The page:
An interesting bit of political lore from down South in the premartial law era.I shared this on May 8, 2020:
Senator Alejandro Durano Almendras (27 Feb. 1919–4 Aug. 1995) was a political sponsor of Vicente Gonzales Duterte (Nov. 23, 1911 — Feb. 21, 1968), until, that is, they had a falling out. At the time, Duterte was already Governor of the then still-undivided Province of Davao. Almendras put up a candidate against Duterte, who lost. During that campaign, to give a flavor and style of the man (Almendras) and his times, there are those who can still recount how Landring Almendras bragged about the size of his manhood and scurrilously regaled listeners with how, he claimed, Soledad (Duterte’s wife) played with it. What is remarkable aside from how male braggadocio in political slugfests in Mindanao worked at the time, is how it seems Almendras became the political idol of Duterte’s son, who, if anyone cares to recall, likes to brag along similar lines to disparage political foes today. Taking the put down style of the man who put down his dad — vintage 60s in the 20s.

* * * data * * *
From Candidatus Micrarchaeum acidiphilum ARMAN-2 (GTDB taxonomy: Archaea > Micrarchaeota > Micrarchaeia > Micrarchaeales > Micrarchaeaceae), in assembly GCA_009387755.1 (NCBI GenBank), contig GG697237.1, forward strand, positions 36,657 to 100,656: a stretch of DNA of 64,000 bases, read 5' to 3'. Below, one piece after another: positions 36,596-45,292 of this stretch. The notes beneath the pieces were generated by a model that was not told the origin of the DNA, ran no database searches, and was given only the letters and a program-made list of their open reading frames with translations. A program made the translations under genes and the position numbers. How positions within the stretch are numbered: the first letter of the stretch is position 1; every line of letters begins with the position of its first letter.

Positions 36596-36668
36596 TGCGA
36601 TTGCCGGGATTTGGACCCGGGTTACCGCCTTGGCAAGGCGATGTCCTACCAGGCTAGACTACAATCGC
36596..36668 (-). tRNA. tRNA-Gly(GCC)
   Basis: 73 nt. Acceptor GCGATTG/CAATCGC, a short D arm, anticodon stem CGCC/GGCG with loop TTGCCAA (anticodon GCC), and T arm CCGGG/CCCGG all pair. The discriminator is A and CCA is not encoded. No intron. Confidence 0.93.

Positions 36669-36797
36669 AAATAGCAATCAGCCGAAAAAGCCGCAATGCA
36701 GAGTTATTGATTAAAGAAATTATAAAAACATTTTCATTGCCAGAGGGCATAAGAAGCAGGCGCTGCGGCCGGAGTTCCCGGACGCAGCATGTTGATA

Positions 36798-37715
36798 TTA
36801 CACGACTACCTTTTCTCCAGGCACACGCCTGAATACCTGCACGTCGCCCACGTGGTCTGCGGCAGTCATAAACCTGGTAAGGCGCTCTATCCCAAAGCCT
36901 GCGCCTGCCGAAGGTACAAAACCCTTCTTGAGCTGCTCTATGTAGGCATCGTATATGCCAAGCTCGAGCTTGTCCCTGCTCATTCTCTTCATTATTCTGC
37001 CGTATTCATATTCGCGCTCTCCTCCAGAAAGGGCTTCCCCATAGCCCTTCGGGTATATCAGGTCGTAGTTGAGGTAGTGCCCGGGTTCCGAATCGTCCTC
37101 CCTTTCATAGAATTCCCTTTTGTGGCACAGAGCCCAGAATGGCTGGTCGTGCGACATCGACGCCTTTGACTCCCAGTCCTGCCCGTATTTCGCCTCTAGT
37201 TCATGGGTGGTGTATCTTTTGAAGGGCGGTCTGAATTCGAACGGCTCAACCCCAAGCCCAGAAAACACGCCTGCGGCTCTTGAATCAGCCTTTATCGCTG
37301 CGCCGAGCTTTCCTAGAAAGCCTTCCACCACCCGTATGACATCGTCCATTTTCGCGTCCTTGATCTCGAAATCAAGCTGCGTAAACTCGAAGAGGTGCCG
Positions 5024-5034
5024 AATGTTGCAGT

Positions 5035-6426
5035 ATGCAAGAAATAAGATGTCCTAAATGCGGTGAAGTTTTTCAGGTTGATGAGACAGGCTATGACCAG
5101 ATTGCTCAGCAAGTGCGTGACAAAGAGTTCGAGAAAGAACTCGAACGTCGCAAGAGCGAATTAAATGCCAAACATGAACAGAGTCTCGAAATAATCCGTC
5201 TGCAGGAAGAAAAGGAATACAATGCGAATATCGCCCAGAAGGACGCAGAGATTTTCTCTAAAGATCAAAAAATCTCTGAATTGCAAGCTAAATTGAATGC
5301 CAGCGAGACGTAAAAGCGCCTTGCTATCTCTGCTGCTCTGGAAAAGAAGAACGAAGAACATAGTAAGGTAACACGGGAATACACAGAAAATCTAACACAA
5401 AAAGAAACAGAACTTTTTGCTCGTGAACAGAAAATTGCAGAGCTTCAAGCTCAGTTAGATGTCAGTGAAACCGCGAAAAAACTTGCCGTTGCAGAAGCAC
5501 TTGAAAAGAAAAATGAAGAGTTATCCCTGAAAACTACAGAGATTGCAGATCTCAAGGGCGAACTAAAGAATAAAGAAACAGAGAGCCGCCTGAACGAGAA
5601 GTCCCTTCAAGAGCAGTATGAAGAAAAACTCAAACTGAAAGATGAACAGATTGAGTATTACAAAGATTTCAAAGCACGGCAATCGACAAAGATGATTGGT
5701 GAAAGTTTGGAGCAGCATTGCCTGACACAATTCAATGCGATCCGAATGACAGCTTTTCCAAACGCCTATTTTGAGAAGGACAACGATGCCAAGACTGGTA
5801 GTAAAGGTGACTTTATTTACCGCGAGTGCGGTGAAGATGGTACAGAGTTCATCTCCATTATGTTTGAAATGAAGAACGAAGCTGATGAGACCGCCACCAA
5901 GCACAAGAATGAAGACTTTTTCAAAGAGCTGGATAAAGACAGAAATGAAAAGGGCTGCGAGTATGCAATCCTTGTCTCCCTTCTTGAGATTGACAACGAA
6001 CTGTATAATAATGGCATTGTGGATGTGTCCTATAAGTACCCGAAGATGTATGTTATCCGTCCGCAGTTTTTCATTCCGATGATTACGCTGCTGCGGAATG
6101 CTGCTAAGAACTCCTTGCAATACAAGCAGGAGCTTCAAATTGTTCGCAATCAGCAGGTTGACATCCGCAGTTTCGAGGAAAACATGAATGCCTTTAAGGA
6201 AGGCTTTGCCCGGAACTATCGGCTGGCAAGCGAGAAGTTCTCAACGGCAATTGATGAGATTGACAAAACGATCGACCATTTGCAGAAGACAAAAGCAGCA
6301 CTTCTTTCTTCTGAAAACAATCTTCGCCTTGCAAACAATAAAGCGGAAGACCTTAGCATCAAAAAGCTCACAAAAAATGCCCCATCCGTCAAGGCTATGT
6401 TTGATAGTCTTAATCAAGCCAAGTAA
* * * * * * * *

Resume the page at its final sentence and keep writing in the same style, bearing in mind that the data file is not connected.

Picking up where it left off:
Almendras played a role in how Senate President Marcos saved his senate presidency by unstopping the clocks:
…The Senate was, therefore, at least partly, playing to the gallery when it decided to railroad the appointments, the Nacionalistas being egged on to this unexpected move by the cheers of the crowd, while the Liberals were stayed from any attempt to oppose the instant confirmation of the appointments by the gallery’s very audible feelings. So, the mass confirmation was pushed through; the chanting of the appointees’ names commenced and went on and on until late in the night. Each name read sent some person or some group jumping and whooping with joy in the gallery.